For over 20 years (1979-2000), Kent was Headmaster of the Santa Barbara Middle School. This highly successful and innovative school (the only independent middle school in California which is fully accredited by the 150 member California Association of Independent Schools) began as nothing more than a dream. In the early years Kent gave the school his books, car, and computer! By year three SBMS had achieved full enrollment and balanced budgets, and has maintained both since that time. In 1989 Kent moved the school from its rented facilities to a beautiful seventeen acre campus and volunteers worked hard to completely restore an old Franciscan monastery. Playing fields, gardens, a theatre, three computer labs, a deli, and school store were added, and an old gym was given new life. Around one third of the teachers were once students at SBMS, while half of the faculty began their connection with the school first as parents of enrolled students.  
Before launching this highly successful educational experiment Kent had spent a dozen years in other administrative and educational endeavors. For several years Kent was Dean of School at Howard School in Santa Barbara where in addition to coaching soccer and baseball, he directed the International House, a home for children enrolled from around the world.  


In 1977 Kent was the director of the New Age Alternative school in Santa Barbara. This was a special school entirely devoted to children placed in group homes by the Court system of California. These "wards of the court" were either abused, abandoned, delinquent, or injured by drug overdose.

From 1969-1976 Kent was Chairman of the Humanities Department at Laguna Blanca College Preparatory School in Santa Barbara, and began an extensive outdoor experiential education program there.



Kent has a Masters Degree in American Studies from the Claremont Graduate School and University Center in Claremont, California. He was awarded the National Defense Education Act Title IV Fellowship there.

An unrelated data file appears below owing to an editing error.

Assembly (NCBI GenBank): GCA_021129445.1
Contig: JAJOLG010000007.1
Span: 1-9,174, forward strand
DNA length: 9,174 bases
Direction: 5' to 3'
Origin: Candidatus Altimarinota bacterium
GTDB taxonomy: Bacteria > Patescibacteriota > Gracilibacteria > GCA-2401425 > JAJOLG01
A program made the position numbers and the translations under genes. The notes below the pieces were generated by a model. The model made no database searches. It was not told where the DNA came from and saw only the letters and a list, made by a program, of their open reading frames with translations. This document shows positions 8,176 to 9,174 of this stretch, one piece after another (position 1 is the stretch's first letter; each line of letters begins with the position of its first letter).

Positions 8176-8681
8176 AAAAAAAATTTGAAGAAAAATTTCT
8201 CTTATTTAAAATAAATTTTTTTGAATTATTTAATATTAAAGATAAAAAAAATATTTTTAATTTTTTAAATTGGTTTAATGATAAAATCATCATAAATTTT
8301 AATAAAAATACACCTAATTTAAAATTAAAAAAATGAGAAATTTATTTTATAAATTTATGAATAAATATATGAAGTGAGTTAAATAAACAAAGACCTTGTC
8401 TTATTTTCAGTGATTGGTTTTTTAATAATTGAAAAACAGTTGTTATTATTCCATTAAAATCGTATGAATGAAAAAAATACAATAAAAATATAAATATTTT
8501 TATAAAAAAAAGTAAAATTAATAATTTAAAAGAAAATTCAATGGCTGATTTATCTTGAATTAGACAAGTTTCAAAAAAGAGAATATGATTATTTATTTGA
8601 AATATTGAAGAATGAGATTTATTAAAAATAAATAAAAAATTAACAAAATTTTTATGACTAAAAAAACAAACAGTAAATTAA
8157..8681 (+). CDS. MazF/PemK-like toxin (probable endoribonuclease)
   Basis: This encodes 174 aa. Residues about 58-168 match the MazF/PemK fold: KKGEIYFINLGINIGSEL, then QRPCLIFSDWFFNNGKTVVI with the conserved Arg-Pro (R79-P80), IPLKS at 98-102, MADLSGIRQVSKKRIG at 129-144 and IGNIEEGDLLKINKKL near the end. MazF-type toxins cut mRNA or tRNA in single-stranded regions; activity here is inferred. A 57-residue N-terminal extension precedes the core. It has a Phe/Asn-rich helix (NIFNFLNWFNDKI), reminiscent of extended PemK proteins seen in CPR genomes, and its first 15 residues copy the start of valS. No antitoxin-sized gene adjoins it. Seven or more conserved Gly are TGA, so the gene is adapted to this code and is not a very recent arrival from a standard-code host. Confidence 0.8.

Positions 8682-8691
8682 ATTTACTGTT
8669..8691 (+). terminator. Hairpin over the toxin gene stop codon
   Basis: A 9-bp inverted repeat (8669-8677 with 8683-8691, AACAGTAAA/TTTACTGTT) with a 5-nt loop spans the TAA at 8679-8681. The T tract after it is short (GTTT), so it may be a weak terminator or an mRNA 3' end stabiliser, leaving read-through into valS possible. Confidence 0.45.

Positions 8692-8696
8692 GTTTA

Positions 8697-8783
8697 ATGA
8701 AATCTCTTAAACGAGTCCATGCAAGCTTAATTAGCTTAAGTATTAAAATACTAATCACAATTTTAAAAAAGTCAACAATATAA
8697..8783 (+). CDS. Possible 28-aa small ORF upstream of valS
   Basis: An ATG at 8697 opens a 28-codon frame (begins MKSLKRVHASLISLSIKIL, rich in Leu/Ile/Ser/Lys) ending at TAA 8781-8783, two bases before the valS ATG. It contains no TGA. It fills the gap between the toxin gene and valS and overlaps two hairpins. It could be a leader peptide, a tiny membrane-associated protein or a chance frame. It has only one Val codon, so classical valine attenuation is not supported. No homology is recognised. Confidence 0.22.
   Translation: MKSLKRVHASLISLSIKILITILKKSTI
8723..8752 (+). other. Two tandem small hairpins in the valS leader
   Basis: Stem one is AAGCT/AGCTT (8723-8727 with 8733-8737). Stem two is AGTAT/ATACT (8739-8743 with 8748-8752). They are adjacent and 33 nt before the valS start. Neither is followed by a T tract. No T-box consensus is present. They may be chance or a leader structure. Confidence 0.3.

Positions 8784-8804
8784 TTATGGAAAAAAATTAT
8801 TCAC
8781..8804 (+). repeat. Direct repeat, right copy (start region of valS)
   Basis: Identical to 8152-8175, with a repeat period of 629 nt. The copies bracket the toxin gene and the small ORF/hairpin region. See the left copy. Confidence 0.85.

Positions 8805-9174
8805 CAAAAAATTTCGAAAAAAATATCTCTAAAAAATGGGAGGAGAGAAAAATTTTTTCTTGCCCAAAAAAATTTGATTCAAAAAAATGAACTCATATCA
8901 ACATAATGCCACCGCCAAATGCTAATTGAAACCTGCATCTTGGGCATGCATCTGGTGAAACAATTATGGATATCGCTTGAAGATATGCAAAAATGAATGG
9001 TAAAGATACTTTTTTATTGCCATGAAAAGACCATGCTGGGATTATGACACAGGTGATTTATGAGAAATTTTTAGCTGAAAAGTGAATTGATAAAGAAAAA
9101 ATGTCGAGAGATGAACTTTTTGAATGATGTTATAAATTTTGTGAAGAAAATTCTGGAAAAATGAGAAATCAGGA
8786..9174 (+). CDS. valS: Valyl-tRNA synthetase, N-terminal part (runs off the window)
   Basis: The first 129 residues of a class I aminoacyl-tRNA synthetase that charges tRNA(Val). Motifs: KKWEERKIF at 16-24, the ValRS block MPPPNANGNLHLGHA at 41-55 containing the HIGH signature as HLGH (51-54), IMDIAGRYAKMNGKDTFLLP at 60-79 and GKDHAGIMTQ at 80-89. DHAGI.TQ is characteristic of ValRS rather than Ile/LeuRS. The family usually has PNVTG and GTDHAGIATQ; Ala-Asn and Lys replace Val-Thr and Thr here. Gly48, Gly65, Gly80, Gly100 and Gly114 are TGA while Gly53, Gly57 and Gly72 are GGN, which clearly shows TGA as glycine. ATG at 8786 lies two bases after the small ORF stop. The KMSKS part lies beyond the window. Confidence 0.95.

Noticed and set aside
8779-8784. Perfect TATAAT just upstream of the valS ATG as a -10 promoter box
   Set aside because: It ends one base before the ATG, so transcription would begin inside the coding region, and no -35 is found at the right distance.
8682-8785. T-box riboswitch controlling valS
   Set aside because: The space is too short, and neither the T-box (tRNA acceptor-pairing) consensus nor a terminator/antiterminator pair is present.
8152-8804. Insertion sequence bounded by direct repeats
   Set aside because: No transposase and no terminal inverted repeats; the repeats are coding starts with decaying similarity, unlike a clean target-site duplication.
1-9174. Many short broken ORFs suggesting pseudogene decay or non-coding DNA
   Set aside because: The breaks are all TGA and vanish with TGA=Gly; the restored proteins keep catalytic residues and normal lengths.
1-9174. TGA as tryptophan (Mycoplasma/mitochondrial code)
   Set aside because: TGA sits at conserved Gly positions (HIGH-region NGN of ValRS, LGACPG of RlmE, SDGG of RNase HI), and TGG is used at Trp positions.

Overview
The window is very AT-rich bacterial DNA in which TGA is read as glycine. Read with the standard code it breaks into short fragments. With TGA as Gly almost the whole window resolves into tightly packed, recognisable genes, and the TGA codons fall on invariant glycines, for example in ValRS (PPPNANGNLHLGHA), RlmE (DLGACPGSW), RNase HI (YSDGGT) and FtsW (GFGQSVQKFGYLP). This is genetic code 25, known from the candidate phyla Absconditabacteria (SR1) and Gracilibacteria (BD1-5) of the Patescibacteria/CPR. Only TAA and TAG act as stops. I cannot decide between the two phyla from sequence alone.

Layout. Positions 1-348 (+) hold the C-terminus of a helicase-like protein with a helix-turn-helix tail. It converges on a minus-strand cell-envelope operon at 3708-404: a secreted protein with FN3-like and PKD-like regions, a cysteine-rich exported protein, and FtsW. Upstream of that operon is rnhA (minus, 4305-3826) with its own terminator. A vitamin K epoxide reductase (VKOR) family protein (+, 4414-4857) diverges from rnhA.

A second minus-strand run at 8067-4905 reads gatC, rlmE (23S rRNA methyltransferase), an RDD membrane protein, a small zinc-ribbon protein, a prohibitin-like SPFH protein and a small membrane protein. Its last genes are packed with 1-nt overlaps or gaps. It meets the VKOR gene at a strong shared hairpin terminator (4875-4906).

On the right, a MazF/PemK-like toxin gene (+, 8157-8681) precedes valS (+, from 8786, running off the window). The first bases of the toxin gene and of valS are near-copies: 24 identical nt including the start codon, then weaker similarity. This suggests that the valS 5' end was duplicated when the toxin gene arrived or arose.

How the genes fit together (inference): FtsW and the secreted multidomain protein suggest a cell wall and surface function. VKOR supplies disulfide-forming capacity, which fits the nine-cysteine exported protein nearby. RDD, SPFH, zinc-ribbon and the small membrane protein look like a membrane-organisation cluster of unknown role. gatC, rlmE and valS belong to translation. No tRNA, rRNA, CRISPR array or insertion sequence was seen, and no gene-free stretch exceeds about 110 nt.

He has a Bachelor's Degree (1966) from Ursinus College in Collegeville, Pennsylvania, where he recieved honorable mention as a Danforth Fellow and Woodrow Wilson Fellow.



Educational Editor; Skeptic Magazine, 1975.
Educational Editor, Family Times, 1990
Contributing Editor, Vidya Magazine, 1990-2000.
Co-author, Riddles in the Ruins, 1986. Published by Harcourt Brace. This pioneering experiment in the use of computer in the classroom won a grant from the National Council of the Humanities.


Founding Vice President Nuclear Age Peace Foundation, Santa Barbara, CA
Institute of World Culture, Santa Barbara, CA, 1978-1988
Santa Barbara Montessori Center School, 1991-1994
President of the Board, Kokopelli Educational Foundation, Santa Barbara, CA, 1994-2002
Vairotsana Foundation, Los Angeles, CA, 2000-2002
Dyslexia Awareness and Resource Center, Santa Barbara, CA, 2000-2002

Kent is the Founder/President of Revolutionary Wheels, an outdoor travel and adventure club which conducted backpacking and bicycling trips in Canada, the U.S., and Europe. In 1976 this group crossed the United States on the inaugural transcontinental cycling trip in honor of the "Bikecentennial." For several years he was the manager of the "Bike'n Hike" chain of stores. Kent of has spent approximately 25% of his adult life exploring, camping, and leading outdoor programs. He has traveled in all fifty states and 22 foreign countries.






As a classroom teacher Kent was the designer of The Novus Project, an instructional classroom program which was featured by the United Nations as one of forty exemplary programs for "Global Education at the Grassroots." Kent was honored by the Mayor and by the City Council of Santa Barbara in 1998 for the successful completion of 1,000,000 miles of safe cycling in nine western states with children over the past two decades. In 2000 the local newspaper officially named Kent as a local hero because of his work with young people.

This was the ad placed in the Santa Barbara Newspress paper upon Kent’s retirement: